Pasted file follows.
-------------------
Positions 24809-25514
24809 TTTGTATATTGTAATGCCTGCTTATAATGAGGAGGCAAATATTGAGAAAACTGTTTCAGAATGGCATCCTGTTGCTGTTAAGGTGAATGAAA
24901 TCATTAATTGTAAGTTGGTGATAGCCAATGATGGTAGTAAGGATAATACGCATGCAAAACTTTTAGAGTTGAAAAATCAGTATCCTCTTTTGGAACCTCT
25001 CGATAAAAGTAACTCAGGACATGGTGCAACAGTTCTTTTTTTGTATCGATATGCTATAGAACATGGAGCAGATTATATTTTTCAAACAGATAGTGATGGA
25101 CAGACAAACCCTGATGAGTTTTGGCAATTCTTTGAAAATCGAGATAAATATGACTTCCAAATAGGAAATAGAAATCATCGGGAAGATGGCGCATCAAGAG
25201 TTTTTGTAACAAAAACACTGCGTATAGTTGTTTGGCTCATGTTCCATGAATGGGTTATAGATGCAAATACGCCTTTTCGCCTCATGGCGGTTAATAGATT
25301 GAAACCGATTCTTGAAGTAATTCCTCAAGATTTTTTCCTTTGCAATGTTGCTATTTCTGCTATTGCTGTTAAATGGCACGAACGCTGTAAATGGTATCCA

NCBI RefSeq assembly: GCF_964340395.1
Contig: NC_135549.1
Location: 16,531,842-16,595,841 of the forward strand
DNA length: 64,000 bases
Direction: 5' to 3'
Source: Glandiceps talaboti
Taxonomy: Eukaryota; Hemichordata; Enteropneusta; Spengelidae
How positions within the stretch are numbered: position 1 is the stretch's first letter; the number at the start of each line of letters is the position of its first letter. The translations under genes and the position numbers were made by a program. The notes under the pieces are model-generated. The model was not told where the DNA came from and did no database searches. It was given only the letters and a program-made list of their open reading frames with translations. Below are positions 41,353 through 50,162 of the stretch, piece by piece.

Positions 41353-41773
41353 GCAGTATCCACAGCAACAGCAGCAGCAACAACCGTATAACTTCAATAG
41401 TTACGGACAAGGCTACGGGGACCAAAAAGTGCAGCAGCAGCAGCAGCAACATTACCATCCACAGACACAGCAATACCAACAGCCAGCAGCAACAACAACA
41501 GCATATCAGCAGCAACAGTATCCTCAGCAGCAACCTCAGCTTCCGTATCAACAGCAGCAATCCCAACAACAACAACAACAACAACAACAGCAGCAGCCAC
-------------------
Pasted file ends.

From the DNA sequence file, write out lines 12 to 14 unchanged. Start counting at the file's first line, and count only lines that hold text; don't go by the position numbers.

Direction: 5' to 3'
Source: Glandiceps talaboti
Taxonomy: Eukaryota; Hemichordata; Enteropneusta; Spengelidae